Friday, July 23, 2004

A Different Take on Intrusion Prevention Systems

Today while perusing the SANS Incident Handler's Diary, I noticed the "Handler On Duty" was Tom Liston, and his Web site was listed as LaBrea Technologies. I remembered Tom from his July 2001 post to the intrusions@incidents.org mailing list. There he theorized on the idea for his LaBrea "tarpit," code to trap malware visiting non-existent local IPs using various TCP tricks. Fearing DMCA, Tom no longer hosts LaBrea at his site, but it's available in the FreeBSD ports tree as security/labrea, and elsewhere.

A visit to LaBrea Technologies shows Tom is working on the "LaBrea Sentry IPS - Next Generation Intrusion Prevention System." From Tom's description:

"LaBrea Sentry connects to the local network and monitors attempts to access unused IP addresses. Once such attempts are detected, the LaBrea Sentry creates virtual machines to emulate an active server on the unused IP address, executes countermeasures defined by the user, logs the activity, and coordinates with LaBrea Central to proactively block known scanners.

LaBrea Central compiles and analyzes data from all LaBrea units, generating a global 'Bad Guy List,' providing proactive protection from known hostile sources."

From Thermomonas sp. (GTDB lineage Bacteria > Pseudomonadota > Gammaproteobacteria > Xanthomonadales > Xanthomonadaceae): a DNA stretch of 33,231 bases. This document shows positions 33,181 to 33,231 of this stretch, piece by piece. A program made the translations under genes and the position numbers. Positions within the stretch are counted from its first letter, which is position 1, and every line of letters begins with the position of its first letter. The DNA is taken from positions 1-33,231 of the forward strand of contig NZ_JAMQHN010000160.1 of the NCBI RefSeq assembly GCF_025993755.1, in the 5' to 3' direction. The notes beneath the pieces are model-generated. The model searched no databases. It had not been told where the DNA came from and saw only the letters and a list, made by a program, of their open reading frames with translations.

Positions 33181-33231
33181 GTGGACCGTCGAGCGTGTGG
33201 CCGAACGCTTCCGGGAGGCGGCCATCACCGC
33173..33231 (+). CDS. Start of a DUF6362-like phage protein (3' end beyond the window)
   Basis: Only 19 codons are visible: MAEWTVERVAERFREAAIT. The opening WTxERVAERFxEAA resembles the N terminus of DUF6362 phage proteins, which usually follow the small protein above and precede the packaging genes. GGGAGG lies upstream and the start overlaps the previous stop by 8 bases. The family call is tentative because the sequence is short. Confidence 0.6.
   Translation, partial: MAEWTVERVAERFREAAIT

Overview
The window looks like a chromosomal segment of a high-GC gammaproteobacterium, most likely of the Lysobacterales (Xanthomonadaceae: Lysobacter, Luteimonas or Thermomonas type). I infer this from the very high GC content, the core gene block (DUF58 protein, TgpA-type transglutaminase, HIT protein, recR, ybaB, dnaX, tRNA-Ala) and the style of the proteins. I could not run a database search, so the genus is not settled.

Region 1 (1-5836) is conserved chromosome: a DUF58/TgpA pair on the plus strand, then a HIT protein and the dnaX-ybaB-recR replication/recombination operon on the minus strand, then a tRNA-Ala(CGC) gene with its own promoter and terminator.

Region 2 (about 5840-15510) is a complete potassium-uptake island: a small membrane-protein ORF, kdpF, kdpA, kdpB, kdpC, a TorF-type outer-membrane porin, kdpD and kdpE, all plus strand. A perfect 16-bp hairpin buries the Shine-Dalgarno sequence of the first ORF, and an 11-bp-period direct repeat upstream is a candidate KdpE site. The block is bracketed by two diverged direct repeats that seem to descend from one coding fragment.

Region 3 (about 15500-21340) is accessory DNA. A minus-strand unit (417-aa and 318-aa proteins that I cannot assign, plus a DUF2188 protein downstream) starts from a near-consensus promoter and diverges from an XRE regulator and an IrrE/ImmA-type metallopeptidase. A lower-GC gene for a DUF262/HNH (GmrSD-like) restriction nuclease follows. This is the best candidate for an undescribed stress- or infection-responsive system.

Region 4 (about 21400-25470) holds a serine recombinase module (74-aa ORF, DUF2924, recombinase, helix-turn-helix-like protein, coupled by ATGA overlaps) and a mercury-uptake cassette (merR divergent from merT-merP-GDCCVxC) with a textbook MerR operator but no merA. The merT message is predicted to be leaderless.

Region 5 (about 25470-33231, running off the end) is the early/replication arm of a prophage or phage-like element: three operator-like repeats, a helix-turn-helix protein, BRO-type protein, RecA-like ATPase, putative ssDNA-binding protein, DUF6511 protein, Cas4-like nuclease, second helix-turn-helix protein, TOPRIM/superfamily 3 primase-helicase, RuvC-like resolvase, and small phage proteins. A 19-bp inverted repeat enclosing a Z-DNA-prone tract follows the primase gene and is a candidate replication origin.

A check at archive.org shows references to this product from at least April 2003, so Tom's been working on it for a while. This sort of product reminds me of a sort of passive-aggressive honeyd. I'd be interested in seeing what comes out of this work.

Keep in mind that an "intrusion prevention system" as currently implemented by vendors is simply an access control device with visibility of layer 7 traffic. Vendors like TippingPoint, Intruvert (now part of NAI), and others knew they would be crushed by the firewall giants of the early 2000's if these start-ups competed as "improved firewalls." Instead, TippingPoint and others followed MBA strategy 101 and defined a "new market" for "Intrusion Prevention Systems." The firewall market took a while to catch on to the layer 7 inspection and denial routine, but by late 2002 vendors like Netscreen and Checkpoint were waking up. Marty Roesch participated in threads on focus-ids and snort-users that validate my viewpoint.

LaBrea is different in that it doesn't operate at layer 7, inspecting and then dropping traffic presumed to be malicious. Rather, it watches unused IP addresses and then interacts with malware attempting to connect to services which could be offered by those nonexistent hosts. An intrusion is "prevented" because the malware gets "stuck" in the tarpit prior to exploiting a live host -- maybe. It depends on a lot on luck, because the real target might get hit before the tarpit.

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